U.S. Senator Roger Wicker, R-Miss., yesterday joined Sid Salter on the SuperTalk Mississippi network to discuss the need to scrap the Democrats' health care bill and start over on a step-by-step approach. Below are some of the key excerpts from the interview:
On why moderate House Democrats should not vote in favor of the Senate-passed health care bill, which they would be asked to do under the "reconciliation" process:
* "And apparently it's going to come down to about 30 Democrats on the House side who have to decide if they want to take a chance on voting for this very big and very expensive bill on the hope and wish and promise that somehow the president can sign it into law one day, and the Senate will [pass] a bill to fix all of the egregious errors and flaws in that bill."
* "I don't think they [House Democrats] can be assured that we can correct all these mistakes - that we can correct the great, huge favor done to union health plans as opposed to the ones owned by the rest of Americans. I think we can assure House members that we cannot fix the abortion language. The [pro-life] House language on abortion is superior to the Senate language, and I think if they pass the Senate bill and the president signs it, it's going to amount to a huge reversal in federal policy. We will be paying for abortions with federal tax dollars for the first time in two decades."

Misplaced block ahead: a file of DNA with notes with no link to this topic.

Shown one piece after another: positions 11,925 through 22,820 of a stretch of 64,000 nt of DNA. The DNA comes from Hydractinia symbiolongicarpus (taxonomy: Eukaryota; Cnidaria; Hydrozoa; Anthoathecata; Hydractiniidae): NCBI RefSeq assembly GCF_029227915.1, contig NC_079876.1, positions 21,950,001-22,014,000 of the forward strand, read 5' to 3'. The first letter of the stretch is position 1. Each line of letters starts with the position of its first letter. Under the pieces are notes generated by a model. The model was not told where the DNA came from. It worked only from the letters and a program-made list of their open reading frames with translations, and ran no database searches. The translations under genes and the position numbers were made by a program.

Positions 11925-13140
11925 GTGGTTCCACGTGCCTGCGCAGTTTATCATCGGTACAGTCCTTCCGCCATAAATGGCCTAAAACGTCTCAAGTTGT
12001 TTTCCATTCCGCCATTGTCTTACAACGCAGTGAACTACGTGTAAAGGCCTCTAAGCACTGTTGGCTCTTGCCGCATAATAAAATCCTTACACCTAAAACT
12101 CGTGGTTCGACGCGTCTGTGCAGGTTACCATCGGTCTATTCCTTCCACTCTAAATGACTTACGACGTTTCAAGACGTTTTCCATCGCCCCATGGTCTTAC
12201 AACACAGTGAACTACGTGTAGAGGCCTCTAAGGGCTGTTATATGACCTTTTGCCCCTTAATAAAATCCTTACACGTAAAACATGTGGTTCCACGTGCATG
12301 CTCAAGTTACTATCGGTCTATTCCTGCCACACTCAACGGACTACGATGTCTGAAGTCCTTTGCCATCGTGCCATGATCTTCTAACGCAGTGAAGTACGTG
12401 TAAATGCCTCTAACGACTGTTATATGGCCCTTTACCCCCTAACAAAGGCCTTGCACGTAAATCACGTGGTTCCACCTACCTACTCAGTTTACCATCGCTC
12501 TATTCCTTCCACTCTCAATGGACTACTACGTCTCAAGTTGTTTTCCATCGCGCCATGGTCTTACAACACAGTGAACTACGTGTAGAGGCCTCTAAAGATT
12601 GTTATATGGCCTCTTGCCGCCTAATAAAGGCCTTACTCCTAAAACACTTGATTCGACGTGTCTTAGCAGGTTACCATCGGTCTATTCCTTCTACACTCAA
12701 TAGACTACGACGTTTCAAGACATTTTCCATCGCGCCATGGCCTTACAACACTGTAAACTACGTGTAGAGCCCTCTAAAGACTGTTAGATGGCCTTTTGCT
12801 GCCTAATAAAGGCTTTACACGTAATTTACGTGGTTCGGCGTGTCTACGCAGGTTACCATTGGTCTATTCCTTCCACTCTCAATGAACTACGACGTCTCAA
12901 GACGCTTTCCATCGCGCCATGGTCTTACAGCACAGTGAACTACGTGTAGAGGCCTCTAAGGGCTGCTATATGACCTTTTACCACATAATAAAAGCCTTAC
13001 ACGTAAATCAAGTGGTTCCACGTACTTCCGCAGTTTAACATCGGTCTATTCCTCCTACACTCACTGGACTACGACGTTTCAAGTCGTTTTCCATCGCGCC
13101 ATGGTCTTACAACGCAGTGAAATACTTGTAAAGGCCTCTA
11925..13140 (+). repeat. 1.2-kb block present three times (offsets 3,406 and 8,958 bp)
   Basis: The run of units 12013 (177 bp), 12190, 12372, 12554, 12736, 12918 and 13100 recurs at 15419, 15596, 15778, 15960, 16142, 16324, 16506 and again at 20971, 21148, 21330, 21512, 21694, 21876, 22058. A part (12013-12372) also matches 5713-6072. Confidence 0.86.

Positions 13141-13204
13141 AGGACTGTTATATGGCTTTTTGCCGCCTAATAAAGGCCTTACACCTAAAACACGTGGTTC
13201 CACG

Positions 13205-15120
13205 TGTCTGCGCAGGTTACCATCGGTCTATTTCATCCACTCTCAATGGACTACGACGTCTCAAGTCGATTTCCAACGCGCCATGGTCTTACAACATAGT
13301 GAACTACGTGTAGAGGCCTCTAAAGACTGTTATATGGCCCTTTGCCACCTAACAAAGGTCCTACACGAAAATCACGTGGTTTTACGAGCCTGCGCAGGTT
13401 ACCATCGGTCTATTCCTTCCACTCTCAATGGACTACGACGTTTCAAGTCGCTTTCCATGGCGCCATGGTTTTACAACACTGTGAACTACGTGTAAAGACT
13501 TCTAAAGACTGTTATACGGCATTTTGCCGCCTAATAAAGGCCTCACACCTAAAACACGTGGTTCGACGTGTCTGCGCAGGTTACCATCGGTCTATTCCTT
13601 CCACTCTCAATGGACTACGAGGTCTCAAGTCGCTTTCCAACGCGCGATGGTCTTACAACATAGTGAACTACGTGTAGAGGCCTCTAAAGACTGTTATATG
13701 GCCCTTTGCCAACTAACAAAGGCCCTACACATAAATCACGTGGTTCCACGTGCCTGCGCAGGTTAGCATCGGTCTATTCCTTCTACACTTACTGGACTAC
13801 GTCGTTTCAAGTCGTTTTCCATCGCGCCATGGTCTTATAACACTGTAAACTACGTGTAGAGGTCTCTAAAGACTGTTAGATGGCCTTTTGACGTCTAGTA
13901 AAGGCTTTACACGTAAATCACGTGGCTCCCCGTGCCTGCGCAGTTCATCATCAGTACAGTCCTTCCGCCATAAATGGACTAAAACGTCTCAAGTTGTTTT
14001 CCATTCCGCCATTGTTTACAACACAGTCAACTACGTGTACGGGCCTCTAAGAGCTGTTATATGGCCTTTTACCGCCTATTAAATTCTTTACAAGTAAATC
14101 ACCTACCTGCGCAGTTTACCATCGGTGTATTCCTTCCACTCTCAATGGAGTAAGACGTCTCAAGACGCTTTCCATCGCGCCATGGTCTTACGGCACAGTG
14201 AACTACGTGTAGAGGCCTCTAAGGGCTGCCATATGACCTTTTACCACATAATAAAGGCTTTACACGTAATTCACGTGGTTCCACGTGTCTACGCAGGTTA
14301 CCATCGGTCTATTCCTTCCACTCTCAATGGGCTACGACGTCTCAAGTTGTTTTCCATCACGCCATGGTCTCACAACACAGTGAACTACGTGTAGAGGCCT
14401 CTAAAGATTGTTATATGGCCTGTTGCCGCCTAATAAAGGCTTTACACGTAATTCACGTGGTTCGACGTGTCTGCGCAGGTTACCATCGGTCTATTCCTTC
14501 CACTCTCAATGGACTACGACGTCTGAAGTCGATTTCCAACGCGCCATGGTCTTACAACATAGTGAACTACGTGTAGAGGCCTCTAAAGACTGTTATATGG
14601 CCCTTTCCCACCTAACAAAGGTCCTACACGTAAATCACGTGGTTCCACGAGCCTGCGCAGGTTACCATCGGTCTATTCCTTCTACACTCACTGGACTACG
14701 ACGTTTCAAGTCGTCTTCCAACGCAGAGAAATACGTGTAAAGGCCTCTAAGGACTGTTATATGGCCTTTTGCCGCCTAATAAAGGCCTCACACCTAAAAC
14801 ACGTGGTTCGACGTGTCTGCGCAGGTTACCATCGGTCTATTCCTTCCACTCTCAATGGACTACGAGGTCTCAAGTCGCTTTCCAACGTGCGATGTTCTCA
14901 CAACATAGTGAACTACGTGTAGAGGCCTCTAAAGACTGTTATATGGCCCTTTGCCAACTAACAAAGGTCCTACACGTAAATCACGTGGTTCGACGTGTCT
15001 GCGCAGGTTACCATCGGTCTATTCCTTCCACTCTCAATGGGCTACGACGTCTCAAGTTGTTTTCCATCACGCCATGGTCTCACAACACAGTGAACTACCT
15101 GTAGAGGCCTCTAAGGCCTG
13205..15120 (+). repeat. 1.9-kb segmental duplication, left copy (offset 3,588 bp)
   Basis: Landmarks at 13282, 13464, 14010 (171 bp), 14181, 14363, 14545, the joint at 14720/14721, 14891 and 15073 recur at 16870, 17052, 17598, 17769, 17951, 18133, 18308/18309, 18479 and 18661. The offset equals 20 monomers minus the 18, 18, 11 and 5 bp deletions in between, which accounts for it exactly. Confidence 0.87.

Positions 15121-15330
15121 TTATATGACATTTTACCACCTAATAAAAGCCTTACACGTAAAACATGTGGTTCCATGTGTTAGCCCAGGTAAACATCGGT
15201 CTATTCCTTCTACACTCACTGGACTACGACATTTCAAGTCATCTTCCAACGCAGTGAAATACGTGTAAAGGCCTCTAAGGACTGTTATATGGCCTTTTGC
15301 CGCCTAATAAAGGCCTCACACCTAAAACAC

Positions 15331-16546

On states' new Medicaid mandate:
* "This bill, even at its best, is a huge mandate on the state legislature in terms of Medicaid. According to the Senate bill, coverage would be expanded under Medicaid, but the states have to pay their share of it. Mississippi can't afford another additional Medicaid patch. We have a hard enough time as it is of paying for what we are already obligated to under Medicaid."
On market competition being better than government intervention:
* "Healthcare is really the most important domestic issue of my 16 years in the House and Senate, and during the next two to three weeks this Congress will make a decision about whether we move towards European socialism or try to tackle this healthcare issue the old tried-and-true American way of injecting more competition and more choices."